Bolivian bishops decry growing political persecution as ex-interim president arrested

Jeanine Áñez, then-interim president of Bolivia, in La Paz, Nov. 18, 2019. Áñez was arrested March 13, 2021, on charges of terrorism, sedition, and conspiracy. Credit: Radoslaw Czajkowski/Shutterstock

La Paz, Bolivia, Mar 17, 2021 / 10:04 am (CNA).- The Bolivian Bishops’ Conference has denounced the arrest of the former interim president of the country, Jeanine Áñez, on charges of terrorism, sedition, and conspiracy, and called on the new government to “desist from total control of power, revenge and persecution.”

Áñez, the vice-president of the Senate, became interim president following the constitutional order of succession to the presidency when Evo Morales, then-president of Bolivia, fled the country in November 2019 after weeks of protest regarding a disputed election.

According to the electoral commission Morales won on the October 2019 election’s first round, but the opposition claimed fraud. The Organization of American States said Nov. 10, 2019 that there was “clear manipulation” in the election, and that it was statistically improbable that Morales had won by the margin needed to avoid a runoff.

Within hours of the OAS report, Morales resigned, after being encouraged to do so by the head of the Bolivian armed forces. He fled to Mexico, receiving asylum there, and then in Argentina.

Áñez served as interim president for one year until new presidential elections were held in which Luis Arce, a member of the Movement for Socialism, won the presidency.

During Áñez’s administration, the political crisis worsened and, when the coronavirus pandemic hit, the country was plunged into an economic crisis.

Morales returned to the country Nov. 11, 2020, the first day of the Arce administration, and Áñez was arrested March 12 by order of the Bolivian Prosecutor’s Office.

Along with Áñez, the former interim Minister of Energy, Álvaro Guzmán Collao, and the former temporary Minister of Justice, Álvaro Coímbra Cornejo, were arrested. There is also an arrest warrant out for other members of the Áñez administration, military leaders, and police chiefs.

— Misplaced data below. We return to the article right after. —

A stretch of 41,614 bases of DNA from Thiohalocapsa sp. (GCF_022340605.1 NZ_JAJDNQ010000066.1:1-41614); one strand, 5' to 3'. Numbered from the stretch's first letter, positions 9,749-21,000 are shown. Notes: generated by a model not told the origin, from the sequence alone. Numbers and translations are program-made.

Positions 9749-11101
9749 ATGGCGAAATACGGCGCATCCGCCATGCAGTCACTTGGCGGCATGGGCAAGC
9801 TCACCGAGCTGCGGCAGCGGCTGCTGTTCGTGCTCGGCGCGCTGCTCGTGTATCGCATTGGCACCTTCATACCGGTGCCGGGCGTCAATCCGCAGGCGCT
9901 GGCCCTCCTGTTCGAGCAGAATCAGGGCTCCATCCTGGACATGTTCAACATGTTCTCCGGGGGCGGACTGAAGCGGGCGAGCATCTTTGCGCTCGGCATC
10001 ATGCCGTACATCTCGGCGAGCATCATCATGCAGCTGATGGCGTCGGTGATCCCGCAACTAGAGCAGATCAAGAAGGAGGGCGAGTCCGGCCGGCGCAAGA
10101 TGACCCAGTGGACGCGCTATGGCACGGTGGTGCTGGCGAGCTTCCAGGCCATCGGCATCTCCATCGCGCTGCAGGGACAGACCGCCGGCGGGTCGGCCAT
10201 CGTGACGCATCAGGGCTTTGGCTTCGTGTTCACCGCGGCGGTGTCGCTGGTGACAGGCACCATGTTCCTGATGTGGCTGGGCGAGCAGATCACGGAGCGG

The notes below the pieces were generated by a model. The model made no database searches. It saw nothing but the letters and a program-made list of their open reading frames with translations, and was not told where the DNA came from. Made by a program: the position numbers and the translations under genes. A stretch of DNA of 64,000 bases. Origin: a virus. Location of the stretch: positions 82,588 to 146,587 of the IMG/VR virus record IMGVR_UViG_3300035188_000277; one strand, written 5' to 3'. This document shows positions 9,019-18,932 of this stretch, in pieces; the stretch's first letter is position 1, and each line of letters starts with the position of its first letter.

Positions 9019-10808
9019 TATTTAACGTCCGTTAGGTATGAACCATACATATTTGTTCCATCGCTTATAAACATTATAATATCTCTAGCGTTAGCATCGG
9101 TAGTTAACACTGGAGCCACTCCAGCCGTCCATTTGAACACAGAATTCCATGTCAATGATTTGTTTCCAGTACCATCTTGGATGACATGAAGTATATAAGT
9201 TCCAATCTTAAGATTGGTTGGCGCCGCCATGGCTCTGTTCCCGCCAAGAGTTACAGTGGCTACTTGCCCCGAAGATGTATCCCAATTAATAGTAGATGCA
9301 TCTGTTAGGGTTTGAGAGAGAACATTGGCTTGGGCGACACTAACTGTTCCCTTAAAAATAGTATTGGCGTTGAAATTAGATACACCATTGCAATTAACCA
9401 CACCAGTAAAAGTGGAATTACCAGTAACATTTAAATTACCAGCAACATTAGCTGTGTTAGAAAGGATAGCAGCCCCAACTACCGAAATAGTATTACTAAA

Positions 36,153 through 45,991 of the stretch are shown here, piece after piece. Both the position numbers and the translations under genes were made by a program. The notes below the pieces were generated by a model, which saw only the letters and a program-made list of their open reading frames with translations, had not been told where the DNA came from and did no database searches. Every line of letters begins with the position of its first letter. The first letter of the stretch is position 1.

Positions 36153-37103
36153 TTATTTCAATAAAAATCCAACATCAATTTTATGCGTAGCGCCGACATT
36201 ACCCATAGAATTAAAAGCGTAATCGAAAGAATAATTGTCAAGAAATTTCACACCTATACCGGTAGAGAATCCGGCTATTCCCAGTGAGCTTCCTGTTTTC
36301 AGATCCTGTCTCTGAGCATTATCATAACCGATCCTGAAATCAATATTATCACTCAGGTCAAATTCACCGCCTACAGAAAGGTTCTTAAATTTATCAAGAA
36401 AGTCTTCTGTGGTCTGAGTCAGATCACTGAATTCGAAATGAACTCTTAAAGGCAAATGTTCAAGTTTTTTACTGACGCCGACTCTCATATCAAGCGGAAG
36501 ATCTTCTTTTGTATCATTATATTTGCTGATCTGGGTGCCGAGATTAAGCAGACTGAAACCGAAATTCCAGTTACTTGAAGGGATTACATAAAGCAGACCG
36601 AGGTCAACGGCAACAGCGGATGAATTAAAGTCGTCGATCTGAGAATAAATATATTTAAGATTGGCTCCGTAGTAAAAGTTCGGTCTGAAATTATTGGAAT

Considered a flight risk, the former interim president will spend four months in preventive detention in the Obrajes women’s prison awaiting trial. She is accused of terrorism, sedition, and conspiracy, which allegedly led to the removal of Morales from power.

The Bolivian Bishops’ Conference stated March 13 that “the arrest and prosecution” of Áñez, “without taking into account minimum constitutional guarantees, not even the presumption of innocence, confirms the course of action that, unfortunately, we have seen in the judicial system, which lets some people go unpunished and criminalizes others, depending on the government in power at any given time.”

According to the New York Times, “both Mr. Morales and Ms. Añez used the judiciary to go after their critics.”

The bishops demanded “the immediate release of those arrested” in order to uphold “internationally recognized fundamental rights.”

“We cannot keep silent in the face of the increasing political persecution, which recalls sad moments in history, and which does not build up trust, peace and reconciliation among all Bolivians. We cannot remain passive while citizens who have served Bolivia, with their limitations, in difficult moments in its history and sought ways to restore peace, are being persecuted,” the bishops said.

The conference warned, “democracy only exists if an independent judicial system is respected and is not subjected to the political interests of the government in power. Democracy is respect for the truth. You cannot create a false account of history, inventing the truth and manipulating the conscience of Bolivians.”

The conference urged “the government authorities to work for progress in Bolivia, for justice, truth and reconciliation among all Bolivians.”

“The politics of revenge and rancor and a judicial system dependent on those in power, do not create trust in the people and will harm us all, sooner or later.”

“We call on everyone to reflect and help our people to look to the future with hope in achieving a country of reconciliation and peace for all Bolivians and we ask the officials of the Plurinational State to desist from total control of power, from revenge and persecution,” the bishops’ statement concluded.

Bishop Eugenio Coter, Vicar Apostolic of Pando, stated that the situation is troubling “because the rights of a person, who may have made mistakes, but who was recognized by the Bolivian congress itself as president, are being trampled on.”

“The current president himself (Luis Arce) recognized that (Áñez) was president in constitutional succession.”

“It’s a lack of respect for our intelligence, it’s a lack of honesty in the face of history, it is a lack of consistency in the face of their own words and of the institutions that they themselves (controlled) because they were the ones who accepted the resignation of the previous president (Morales),” Bishop Coter pointed out.

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